The town of Chefchaouen is the most charming in Morocco. In fact, it is one of the most charming destinations on any Imprint tour. Snugged up against the rugged Rif mountain range in the northeast of the country, the blue-washed village is a place to both explore and relax. The medina, or old town, is a labyrinth of winding narrow stairs, tiny artisan shops, ornate doors, and picturesque lanes which sweep down a hillside to converge on Plaza Uta el-Hammam.
Near the square are the photo-worthy adobe walls of the restored Kasbah (fortress). Andalusian influences are apparent in the red-tiled roofs, small balconies, and courtyard patios. Wandering the lanes puts one in mind of the white-washed villages of the Greek Cyclades, except for the universal blue. It is said the color blue is both cool and soothing – that is the perfect description of Chefchaouen.
On our recent Morocco tour we had a meandering walking tour, starting at the top of the town where the tiny Ras el-Maa river plunges down a tiny defile and then through the town. We learned from our guide about the town’s history and some of the local handicrafts on offer. We were told the blue color was believed to repel mosquitoes. Also, blue is a sacred color for Jews (many of whom arrived in 1492 from Spain). Perhaps more interesting, the reach of the bluewash is typically just above the door heights.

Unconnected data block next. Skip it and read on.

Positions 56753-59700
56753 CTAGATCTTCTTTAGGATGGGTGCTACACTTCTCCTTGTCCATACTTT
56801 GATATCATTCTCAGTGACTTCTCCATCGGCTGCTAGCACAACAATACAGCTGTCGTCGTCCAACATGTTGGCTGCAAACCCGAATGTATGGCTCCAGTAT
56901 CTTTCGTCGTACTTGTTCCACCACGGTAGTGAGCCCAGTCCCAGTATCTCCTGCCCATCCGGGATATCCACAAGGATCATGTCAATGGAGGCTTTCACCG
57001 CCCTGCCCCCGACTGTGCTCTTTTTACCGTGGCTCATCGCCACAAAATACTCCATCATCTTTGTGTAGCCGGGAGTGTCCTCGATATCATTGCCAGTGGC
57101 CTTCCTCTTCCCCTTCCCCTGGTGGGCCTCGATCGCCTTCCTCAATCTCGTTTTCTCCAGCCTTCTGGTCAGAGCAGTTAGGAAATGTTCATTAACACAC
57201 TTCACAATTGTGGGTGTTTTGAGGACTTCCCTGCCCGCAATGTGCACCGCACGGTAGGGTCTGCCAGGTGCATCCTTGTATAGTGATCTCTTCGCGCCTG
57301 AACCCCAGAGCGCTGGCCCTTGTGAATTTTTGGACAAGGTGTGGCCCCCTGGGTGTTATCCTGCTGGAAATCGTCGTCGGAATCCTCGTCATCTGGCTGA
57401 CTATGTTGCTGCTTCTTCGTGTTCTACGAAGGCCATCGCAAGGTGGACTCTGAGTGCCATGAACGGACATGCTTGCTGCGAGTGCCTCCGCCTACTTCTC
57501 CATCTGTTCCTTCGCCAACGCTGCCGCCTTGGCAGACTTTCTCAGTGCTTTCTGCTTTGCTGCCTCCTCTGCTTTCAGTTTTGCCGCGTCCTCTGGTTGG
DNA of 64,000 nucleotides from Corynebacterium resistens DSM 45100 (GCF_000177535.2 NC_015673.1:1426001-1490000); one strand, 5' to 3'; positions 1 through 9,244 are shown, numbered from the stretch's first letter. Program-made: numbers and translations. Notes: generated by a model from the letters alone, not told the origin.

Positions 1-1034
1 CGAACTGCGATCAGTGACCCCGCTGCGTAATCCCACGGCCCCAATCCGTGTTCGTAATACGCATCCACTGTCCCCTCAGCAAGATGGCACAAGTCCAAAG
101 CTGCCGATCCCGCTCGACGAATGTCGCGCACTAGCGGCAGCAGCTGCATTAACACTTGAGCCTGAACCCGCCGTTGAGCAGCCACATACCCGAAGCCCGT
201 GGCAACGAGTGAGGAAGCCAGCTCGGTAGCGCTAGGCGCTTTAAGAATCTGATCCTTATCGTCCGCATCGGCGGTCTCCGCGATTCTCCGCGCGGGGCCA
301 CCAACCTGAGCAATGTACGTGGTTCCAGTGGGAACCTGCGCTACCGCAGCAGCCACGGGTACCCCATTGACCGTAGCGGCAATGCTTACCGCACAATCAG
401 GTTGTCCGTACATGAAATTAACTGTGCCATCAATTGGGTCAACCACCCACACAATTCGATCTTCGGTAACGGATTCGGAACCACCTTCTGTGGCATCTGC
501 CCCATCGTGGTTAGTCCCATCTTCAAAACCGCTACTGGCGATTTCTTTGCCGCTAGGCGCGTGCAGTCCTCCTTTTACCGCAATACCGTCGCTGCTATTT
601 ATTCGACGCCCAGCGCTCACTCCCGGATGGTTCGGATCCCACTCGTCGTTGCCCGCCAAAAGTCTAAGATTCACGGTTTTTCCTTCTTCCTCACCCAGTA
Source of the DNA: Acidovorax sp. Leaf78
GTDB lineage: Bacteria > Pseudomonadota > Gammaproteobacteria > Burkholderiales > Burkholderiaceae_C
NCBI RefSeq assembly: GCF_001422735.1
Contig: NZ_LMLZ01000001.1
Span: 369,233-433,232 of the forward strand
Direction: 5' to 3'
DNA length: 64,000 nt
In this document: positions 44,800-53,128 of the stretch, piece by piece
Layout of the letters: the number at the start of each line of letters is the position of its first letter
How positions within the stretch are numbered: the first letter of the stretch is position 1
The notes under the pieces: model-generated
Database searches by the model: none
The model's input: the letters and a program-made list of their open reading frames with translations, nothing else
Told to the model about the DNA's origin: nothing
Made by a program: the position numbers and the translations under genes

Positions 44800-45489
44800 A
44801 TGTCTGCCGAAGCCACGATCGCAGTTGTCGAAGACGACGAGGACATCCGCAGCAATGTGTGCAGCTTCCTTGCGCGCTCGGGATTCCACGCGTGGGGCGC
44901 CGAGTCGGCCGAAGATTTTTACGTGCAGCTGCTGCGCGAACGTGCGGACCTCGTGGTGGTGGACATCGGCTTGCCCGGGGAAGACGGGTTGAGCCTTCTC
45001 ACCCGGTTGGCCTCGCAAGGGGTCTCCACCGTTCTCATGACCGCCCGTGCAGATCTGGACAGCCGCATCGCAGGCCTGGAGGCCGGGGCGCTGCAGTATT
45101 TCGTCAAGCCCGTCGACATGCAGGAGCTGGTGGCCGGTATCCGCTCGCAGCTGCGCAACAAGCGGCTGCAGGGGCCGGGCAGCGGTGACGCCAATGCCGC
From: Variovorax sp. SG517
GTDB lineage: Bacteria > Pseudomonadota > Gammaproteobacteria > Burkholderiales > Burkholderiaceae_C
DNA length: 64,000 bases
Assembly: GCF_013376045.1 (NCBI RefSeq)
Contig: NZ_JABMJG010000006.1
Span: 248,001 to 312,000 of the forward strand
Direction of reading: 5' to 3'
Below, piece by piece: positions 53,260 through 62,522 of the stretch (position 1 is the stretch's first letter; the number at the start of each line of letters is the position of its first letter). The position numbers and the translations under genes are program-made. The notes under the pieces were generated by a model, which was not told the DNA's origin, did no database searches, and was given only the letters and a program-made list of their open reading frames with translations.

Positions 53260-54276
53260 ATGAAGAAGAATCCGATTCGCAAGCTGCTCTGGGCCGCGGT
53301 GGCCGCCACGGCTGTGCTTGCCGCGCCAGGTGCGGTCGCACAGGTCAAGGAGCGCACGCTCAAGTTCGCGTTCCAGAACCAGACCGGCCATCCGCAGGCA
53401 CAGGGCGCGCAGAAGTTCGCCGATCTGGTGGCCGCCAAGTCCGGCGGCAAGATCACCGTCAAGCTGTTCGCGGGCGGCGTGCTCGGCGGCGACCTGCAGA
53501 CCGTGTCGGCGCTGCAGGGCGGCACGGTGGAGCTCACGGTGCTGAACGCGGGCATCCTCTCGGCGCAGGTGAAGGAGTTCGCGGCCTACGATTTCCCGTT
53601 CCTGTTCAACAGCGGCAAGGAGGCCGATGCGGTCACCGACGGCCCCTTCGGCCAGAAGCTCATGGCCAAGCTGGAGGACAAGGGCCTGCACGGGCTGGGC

The reason is quite pragmatic: the job was traditionally done by the town’s women and they tended not to be tall. The town was founded in the late 15th century as a Berber outpost. But the Jewish and Muslim exodus from Andalusia (expelled by Ferdinand and Isabella) put its Andalusian stamp on the town.
We took loads of photos. Every turn, corner, side street, and shop called out to be recorded. It was a cold November morning, but the sun came out by midday and most of our group settled into one of the charming sidewalk cafes on the main square for a leisurely lunch. Many spent the afternoon shopping the many varied souks around the square and among the many alleys of the Medina.
Others relaxed with a Nosnos, the Moroccan version of a cappuccino, in the bright sunshine. Still others opted to recharge their batteries on the balconies and terraces of our charming hotel (it seems Chefchaouen’s charm affects everything) with its lovely views over the town. Chefchaouen may not have the notoriety of Fes or Merrakesh, but it was certainly a favorite on this tour.